thanks steven but the ISIN doesnt appear to be listed on most sites
i think the american ones are all distributing rather than accumulating ? , i dont think it really matters that much that its priced in dollars , there may be euro denominated etfs which are u.s domiciled but i imagine liquidity is pretty thinWell spotted. Yes, it is US domiciled, non-UCITS, but priced in USD, also check out the distributions.
Various providers/info services have searchable ETF lists - for example, Internaxx (used to be TD International) http://www.internaxx.com/iframe/etf-selector - you can find the VEA ISIN from this. You can also search ETFs by sector, geographic area, provider, accumulating/distributing etc.anyway the etf is VEA
can anyone confirm is this is u.s domiciled , i suspect it is but i cannot see the ISIN code no matter how hard i look
I mentioned in another post that I was at a seminar where a tax advisor said the gross up regime is more advantageous than paying CGT plus income tax on dividends every year, except where you have capital losses. Didn't get to see his assumptions though.Well, US domiciled ETFs are treated like any other US shares for Irish tax purposes.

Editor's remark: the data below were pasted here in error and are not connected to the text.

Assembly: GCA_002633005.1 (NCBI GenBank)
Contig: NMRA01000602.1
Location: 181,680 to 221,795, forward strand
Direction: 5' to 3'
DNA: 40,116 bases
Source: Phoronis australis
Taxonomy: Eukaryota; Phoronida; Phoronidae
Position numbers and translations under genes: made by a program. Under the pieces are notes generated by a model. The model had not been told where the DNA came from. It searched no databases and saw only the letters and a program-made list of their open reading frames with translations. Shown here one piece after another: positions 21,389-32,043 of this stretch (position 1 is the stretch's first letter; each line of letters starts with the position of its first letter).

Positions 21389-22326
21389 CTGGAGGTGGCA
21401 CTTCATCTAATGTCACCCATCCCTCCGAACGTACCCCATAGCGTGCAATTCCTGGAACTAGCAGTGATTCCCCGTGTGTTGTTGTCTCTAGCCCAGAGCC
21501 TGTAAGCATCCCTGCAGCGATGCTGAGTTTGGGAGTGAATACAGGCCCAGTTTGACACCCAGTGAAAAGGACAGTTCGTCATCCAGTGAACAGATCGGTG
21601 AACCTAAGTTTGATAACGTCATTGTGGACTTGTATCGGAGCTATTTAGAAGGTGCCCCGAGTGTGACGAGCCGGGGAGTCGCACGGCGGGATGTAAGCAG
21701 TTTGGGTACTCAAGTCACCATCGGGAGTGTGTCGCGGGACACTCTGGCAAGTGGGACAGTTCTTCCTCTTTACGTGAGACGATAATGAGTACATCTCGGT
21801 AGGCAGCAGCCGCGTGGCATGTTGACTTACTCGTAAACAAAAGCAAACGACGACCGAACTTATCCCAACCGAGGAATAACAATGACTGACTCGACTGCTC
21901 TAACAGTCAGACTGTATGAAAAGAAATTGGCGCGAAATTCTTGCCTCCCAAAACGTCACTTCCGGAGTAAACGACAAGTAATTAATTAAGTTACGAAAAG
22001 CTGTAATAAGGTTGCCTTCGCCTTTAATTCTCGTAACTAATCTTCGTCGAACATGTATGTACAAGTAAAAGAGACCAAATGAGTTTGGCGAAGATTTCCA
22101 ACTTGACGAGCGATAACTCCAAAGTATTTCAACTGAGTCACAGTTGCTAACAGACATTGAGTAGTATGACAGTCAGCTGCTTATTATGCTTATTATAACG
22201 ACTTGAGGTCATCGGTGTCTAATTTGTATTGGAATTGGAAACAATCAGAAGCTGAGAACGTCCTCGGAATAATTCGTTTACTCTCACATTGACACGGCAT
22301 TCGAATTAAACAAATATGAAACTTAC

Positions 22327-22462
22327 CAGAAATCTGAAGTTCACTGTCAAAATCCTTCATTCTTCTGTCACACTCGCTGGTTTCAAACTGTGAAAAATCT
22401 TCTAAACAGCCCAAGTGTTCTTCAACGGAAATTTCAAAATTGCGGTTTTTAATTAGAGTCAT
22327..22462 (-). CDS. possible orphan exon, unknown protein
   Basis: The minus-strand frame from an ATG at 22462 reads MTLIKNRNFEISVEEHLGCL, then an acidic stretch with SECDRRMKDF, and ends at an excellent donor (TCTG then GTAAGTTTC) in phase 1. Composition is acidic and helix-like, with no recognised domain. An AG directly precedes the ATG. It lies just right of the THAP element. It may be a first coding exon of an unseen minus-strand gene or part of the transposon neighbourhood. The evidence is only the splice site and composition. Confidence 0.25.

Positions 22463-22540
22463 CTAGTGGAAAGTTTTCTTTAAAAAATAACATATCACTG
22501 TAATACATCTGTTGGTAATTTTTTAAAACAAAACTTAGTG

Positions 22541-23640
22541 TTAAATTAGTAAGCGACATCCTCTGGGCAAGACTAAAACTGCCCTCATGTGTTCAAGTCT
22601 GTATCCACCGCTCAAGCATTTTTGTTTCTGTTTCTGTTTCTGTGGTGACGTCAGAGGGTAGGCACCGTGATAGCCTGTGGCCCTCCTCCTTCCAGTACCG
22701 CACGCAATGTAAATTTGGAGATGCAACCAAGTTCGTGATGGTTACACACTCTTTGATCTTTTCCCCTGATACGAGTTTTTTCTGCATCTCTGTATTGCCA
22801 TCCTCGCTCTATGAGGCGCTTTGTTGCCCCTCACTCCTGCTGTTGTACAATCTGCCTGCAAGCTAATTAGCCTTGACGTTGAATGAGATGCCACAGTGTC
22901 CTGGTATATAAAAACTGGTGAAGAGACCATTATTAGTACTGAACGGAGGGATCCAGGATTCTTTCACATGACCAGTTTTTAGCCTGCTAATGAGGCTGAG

It's actually not so clear cut that Irish/EU domiciled ETFs are less advantageous than non-Irish/EU domiciled ETFs - it very much depends on the assumptions made and an individual's marginal tax rate. The discussion on this thread from post #24 onwards goes into this point in some more detail -
There have also been rumours that exit tax will be reduced (in line with DIRT reductions) in the next budget.
I read yesterday that they are holding the cash and waiting for a correction in the market so that they can available of lower prices. I'm sure it was speculation but it might not be too far wrong.You won't find a US Dom ETF that doesn't pay dividends, but a good alternative is buying some Berkshire Hathaway stock.
Run by the famous Warren Buffet, the company owns 100's of other companies. As a result it is kind of like a mutual fund that owns lots of companies, hence you get the benefit of diversification by only holding 1 stock (just like an ETF). However Berkshire does not pay a dividend. They hold their cash and reinvest it.
2 caveats. Berkshire is currently sitting on 100 Billion USD of cash. Some people are speculating that this will "force" them to pay a dividend. Personally I think they will continue to hold cash until they find attractive opportunities to deploy it. Secondly Warren is in his mid 80's now. Many people have speculated that Berkshire stock will drop when he passes away.